3. The Political Consequences
of the Atomic Bomb

MOST OPINIONS about the historical meaning of the discovery and use of atomic weapons* can be divided into two general types. One, the less conspicuous, though adhered to by a number of military leaders, maintains that no essential change in warfare or in history is brought about by the introduction of atomic weapons. Atomic weapons are just one more item in a long list: clubs and stones, swords, spears, ships, bows and arrows, gunpowder, rifles, cannon, machine guns, airplanes, gas, rockets, atomic bombs. . . . New weapons have altered the range at which killing and destruction can take place, and have increased the amount of killing that can be accomplished at one moment. The differences, however, are only of degree. Tactics, defensive and offensive, must accommodate themselves to the quantitative changes. The great principles of military strategy stand unaltered. An atomic war will look quite different from older fashioned wars, and will require different tactical preparations and dispositions; but it will be decided by the same combination of resources, morale, and strategic superiority that has always been in question.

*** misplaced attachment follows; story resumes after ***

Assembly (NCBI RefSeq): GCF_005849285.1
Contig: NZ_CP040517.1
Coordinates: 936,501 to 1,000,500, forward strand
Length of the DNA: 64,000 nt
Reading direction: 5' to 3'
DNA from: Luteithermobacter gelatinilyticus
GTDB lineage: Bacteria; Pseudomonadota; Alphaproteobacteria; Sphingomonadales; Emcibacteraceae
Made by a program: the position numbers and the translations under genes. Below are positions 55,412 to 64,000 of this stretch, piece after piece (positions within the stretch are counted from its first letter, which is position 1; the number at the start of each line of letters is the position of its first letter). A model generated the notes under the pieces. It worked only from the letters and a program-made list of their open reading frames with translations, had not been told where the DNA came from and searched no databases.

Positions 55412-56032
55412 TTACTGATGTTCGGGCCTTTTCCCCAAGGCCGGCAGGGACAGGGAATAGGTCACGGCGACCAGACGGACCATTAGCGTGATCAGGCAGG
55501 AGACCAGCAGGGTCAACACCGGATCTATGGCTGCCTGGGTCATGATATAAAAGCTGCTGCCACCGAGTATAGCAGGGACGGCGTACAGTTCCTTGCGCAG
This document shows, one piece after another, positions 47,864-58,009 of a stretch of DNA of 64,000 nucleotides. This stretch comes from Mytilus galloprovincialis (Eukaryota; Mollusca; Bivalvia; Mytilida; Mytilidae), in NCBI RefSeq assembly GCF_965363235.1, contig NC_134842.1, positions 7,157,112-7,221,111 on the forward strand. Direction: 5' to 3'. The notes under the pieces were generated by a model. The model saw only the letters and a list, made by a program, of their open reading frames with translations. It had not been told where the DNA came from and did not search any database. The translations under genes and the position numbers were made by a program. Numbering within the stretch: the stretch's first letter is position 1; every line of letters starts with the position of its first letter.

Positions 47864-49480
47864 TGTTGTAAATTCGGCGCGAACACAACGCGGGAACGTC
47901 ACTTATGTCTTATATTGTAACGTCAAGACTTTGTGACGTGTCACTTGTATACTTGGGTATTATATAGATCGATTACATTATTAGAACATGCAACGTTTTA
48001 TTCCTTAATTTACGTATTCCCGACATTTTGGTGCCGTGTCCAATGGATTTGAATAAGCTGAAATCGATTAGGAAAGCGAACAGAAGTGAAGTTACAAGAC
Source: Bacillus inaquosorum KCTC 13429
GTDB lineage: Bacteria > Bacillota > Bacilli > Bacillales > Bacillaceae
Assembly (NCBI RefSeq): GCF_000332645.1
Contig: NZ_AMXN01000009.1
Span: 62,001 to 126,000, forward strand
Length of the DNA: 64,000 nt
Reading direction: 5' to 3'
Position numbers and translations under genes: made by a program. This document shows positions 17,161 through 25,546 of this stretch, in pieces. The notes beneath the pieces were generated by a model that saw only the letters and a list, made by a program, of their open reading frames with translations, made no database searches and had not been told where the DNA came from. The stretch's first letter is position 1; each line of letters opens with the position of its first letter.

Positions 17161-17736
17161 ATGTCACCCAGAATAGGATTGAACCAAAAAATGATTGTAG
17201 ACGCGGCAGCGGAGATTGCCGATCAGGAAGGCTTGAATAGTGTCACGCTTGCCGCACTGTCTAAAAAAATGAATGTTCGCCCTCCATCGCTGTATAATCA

The other set of opinions, in extreme contrast, holds that the discovery of the use of nuclear energy, and its adaptation to warfare, have thrown us into an altogether new stage of world history. War, and in time human life, are at the beginning of a total change, un-

____________________
*
Atomic bombs are not, of course, the only new weapons of mass destruction. It has been claimed that some others, not yet disclosed, are still more devastating in effect than atomic bombs. For the sake of simplicity, I shall speak of "atomic weapons" or merely of "atomic bombs"; but I wish to be understood to refer in each case to the entire group of new weapons of comparable, or greater, destructive power. I may add, as my own opinion, that I should expect the nuclear weapons, based as they are on the unlocking of a new level of physical reality, to prove of much the greatest importance.

-26-

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